Published February 20, 2013
The Food and Drug Administration recently approved a new type of breast implant called the Natrelle 410, developed and studied by the breast implant company, Allergan Inc. Surgeons say there will now be more choices available for women, but also more confusion.
By Carolynn Grimes
This newly approved implant has been available for more than a decade in Europe, Canada, Asia and South America. Here in the United States, women have been limited in their choices and these implants have only been available in clinical trials. They’re correctly termed “form stable” implants, and this is where the confusion begins.
What Should Patients Know
Board certified plastic surgeon, William P. Adams, Jr., MD from Dallas says, “It’s actually incredible how confusing this is to patients. Much of the problem has been marketing and media hype that has inaccurately painted implants as all being the same.” The result, says Adams, is patients simply can’t figure it out!
Some of the more common lingo for the newer shaped form stable implants is gummy bear, highly cohesive and cohesive silicone gel. The Plastic Surgery Channel interviewed plastic surgeons around the country to clear up the confusion and simplify the implant choices and the new form stable implant now available to American women.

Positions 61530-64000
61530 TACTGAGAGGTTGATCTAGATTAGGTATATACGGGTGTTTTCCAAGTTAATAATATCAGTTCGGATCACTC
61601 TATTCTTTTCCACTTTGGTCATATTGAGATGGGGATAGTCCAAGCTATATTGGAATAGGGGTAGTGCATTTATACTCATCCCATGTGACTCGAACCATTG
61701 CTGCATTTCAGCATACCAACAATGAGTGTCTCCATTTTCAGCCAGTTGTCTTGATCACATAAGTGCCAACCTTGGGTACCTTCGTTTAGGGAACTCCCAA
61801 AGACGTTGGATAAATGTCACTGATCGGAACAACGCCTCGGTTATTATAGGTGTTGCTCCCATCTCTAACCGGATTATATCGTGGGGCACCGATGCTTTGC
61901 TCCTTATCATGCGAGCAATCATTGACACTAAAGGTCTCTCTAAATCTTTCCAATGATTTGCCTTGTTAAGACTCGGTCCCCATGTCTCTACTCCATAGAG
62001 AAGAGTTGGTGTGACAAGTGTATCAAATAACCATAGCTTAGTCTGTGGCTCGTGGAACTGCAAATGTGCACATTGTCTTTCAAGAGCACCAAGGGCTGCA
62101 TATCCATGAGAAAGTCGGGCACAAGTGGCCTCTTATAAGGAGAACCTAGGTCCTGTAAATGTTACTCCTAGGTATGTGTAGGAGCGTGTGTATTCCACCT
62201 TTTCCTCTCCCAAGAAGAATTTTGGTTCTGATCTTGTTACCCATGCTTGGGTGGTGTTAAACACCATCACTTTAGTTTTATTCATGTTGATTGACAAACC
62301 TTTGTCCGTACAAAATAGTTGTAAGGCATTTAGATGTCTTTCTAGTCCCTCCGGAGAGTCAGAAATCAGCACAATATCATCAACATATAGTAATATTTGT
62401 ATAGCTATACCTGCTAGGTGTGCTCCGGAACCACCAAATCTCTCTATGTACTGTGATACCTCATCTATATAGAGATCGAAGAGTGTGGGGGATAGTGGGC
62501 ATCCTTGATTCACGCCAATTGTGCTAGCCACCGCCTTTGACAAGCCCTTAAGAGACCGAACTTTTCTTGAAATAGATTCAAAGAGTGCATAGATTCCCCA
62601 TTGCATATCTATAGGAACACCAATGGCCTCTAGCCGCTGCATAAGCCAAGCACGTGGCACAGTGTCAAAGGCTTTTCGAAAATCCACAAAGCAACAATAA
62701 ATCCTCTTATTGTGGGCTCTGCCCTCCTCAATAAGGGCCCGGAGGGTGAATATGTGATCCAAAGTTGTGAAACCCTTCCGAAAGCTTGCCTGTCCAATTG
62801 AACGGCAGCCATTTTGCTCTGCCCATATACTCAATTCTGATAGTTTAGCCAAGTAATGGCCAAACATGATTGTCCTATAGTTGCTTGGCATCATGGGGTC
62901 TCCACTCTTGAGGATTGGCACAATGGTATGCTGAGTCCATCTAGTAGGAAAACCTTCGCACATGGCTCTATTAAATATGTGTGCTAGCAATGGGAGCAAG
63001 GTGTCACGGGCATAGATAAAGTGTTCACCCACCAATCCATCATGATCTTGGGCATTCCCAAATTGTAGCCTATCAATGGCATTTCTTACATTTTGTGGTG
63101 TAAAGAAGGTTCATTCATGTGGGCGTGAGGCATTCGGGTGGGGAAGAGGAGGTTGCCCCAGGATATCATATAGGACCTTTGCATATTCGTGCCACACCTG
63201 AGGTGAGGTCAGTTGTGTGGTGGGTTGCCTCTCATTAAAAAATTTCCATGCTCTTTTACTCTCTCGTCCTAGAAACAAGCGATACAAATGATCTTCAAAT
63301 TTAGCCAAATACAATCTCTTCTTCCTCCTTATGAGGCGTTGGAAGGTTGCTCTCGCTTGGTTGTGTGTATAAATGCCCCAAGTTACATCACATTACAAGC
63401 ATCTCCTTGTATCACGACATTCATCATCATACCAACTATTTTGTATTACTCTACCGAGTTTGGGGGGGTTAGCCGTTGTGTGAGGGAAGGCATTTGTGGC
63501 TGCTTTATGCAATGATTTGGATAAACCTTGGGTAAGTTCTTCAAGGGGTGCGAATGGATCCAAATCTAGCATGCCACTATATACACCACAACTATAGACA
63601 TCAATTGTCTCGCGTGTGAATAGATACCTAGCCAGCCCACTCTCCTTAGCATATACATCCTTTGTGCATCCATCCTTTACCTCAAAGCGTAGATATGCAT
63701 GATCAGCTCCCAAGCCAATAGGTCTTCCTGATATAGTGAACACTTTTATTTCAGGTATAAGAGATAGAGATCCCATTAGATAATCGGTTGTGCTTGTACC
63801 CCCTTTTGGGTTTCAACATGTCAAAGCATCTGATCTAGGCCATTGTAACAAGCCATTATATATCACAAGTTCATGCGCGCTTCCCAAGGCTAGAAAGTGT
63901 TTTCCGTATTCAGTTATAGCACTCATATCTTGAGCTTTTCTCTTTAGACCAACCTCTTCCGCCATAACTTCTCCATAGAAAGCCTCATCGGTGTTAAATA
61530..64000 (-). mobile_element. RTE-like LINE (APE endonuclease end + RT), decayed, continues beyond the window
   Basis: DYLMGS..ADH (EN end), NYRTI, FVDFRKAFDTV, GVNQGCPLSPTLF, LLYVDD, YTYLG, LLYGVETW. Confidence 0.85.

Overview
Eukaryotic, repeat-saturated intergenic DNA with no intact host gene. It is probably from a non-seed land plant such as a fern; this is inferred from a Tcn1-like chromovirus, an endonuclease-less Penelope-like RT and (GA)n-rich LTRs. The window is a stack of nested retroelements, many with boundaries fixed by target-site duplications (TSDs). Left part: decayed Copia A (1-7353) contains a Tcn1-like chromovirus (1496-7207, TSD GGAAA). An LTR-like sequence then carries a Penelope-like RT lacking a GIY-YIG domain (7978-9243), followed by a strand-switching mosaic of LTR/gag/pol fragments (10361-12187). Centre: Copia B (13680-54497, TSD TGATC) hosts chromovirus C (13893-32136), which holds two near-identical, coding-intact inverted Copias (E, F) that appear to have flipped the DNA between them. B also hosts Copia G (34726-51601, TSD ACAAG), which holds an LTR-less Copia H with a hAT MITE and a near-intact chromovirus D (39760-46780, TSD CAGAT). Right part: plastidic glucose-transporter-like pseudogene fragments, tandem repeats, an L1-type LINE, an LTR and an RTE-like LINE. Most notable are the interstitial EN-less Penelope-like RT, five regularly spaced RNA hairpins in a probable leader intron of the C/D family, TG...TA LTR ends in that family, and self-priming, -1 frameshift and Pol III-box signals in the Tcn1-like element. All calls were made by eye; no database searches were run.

What Breast Implant Choices are There?
The saline round implant—These types of implants were approved by the FDA in 2000. Brad Bengston MD, a board certified plastic surgeon from Grand Rapids, Michigan says saline implants tend to have the most degree of rippling or wrinkling.
The standard round silicone gel implant—Approved by the FDA in 2006. “These implants don’t have the same degree of cohesiveness or firmness of the gel on the inside as the form stable,” says Bengston.
The form stable implant—In March 2012, Sientra was the first breast implant company to receive approval from the Food and Drug Administration and develop a newer generation of implants, says Pat McGuire MD, a board certified plastic surgeon from St. Louis, Missouri. “What’s different about the form stable implant is the gel on the inside of these implants is thick enough to hold their shape.”
Who is the Ideal Candidate for the New Implant?
Caroline Glicksman, MD, a board certified plastic surgeon from New Jersey says if a patient is looking for a more proportionate or natural look, they’re probably a good candidate for a form stable implant. “Certain breast types are ideal for these implants including, patients with constricted breasts, chest wall deformities and, breast reconstruction patients. However, the implants require special expertise on the part of the surgeon and patients should know that these shaped form stable implants are not ideal for everyone,” says Adams.
“These implants come in variable widths, heights and projections, so it’s a little bit more technically demanding operation and requires a surgeon who really knows what they’re doing,” states Glicksman. She says anyone considering breast augmentation with this new form stable implant should go to a surgeon who is experienced with both round and shaped devices.